One of my favorite low-tech ways to get users at my library interested in the vast arena of government information available online is to feature different electronic items on my office door. I’ve just put up a display with some highlights from American Memory’s collections about Abraham Lincoln. My previous display was on teaching tools related to Saturn from the Cassini mission, and prior to that, I featured educational materials about the food pyramid from USDA (editor’s note 1/19/2015: mypyramid.gov became choosemyplate.gov in 2012. For an archived look at mypyramid.gov see the Wayback machine.).
I like these displays because they take almost no effort to assemble (I look for items that will print well and will hook the interest of a casual audience – teaching tools are great for this), and because they’re in a location where nothing else competes for attention. These items are clearly “from the internet”, and yet they are high-quality materials that could be of use to our library stakeholders, both in their academic and personal lives.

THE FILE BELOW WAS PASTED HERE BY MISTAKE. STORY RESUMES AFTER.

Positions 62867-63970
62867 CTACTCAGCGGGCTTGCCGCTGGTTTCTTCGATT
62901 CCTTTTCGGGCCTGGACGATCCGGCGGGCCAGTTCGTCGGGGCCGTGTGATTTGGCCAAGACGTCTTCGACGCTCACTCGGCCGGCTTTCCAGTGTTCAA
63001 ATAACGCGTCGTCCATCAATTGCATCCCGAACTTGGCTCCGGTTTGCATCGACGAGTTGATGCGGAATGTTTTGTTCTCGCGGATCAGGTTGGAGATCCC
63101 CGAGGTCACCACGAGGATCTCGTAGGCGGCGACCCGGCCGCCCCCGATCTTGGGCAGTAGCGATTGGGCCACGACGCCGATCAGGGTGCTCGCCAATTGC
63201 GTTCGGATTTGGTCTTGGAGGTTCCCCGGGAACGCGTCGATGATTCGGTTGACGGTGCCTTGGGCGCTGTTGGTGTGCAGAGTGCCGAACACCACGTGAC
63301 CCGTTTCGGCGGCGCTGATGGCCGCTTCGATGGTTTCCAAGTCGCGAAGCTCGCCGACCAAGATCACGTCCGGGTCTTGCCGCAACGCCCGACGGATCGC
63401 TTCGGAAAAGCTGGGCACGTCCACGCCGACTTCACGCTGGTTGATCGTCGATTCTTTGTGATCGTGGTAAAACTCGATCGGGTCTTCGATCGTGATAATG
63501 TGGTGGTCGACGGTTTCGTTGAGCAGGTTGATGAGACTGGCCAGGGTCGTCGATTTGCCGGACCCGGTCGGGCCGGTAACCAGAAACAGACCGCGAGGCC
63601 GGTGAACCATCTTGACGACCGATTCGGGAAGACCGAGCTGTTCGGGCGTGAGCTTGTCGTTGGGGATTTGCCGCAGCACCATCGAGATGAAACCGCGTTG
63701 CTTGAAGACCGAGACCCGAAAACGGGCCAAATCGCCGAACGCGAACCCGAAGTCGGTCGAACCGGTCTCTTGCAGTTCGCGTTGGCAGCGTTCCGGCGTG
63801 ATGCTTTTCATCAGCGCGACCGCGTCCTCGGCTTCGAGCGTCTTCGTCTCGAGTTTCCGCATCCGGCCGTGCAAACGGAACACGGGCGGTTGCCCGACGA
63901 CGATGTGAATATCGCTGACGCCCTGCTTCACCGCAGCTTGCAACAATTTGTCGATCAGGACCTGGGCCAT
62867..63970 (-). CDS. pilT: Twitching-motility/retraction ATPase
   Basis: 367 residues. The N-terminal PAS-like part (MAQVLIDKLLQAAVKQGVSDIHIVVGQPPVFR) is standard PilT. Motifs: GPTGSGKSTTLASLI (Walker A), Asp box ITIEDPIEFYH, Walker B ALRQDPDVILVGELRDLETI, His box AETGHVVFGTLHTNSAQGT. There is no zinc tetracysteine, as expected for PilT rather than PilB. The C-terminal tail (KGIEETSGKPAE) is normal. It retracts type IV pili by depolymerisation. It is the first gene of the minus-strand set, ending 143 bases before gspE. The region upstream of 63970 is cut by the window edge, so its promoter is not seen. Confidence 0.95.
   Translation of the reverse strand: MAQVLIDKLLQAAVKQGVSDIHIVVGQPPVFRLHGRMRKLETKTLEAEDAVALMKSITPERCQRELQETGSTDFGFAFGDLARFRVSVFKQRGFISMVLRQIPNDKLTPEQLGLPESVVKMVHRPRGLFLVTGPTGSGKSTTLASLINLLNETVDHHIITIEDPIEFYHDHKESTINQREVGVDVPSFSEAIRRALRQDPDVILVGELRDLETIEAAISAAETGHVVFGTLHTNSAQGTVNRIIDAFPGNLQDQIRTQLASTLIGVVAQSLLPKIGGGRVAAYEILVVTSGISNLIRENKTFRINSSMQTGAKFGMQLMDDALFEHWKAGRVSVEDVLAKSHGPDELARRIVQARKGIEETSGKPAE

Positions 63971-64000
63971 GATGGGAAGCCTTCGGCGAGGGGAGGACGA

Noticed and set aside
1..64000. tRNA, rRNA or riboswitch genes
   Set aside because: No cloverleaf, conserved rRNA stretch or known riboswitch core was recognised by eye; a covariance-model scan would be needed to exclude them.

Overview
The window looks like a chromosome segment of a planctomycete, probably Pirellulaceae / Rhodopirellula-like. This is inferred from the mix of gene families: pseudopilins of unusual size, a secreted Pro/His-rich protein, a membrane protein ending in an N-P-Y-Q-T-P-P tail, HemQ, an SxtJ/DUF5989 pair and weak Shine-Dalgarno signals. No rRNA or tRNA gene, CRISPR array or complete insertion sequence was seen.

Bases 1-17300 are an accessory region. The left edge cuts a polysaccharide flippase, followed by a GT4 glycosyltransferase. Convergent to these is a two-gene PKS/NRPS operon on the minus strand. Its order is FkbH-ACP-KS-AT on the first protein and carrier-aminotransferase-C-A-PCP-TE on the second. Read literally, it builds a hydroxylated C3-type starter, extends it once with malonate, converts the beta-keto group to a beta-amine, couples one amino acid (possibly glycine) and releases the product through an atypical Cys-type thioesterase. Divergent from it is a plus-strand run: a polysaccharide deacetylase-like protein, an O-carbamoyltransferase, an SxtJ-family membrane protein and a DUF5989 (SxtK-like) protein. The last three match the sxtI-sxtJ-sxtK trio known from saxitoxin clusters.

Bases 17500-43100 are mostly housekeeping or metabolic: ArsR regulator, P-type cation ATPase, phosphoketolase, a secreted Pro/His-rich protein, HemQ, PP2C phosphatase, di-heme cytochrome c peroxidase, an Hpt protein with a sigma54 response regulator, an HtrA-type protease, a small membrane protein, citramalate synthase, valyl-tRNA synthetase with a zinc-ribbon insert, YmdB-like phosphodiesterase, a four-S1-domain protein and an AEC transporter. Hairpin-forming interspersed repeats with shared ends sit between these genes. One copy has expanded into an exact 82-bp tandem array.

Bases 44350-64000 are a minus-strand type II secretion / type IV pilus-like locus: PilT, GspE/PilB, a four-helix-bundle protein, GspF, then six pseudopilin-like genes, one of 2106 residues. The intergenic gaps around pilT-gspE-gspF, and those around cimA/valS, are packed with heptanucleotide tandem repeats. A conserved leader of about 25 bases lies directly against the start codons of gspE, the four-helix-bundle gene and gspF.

I don’t expect to build a legion of government information enthusiasts, but what I hope to do is interest some of my many daily passers-by in a tiny slice of what’s available, in the hopes that they will do some exploration on their own and perhaps someday become interested in exactly how much is available, and why it’s available, and who works to keep it available. Is it working? I have no way of knowing directly, but the chance that it might is worth the time to locate the resources and the few sheets of paper to print it out. Besides, it makes my office door that much more interesting.
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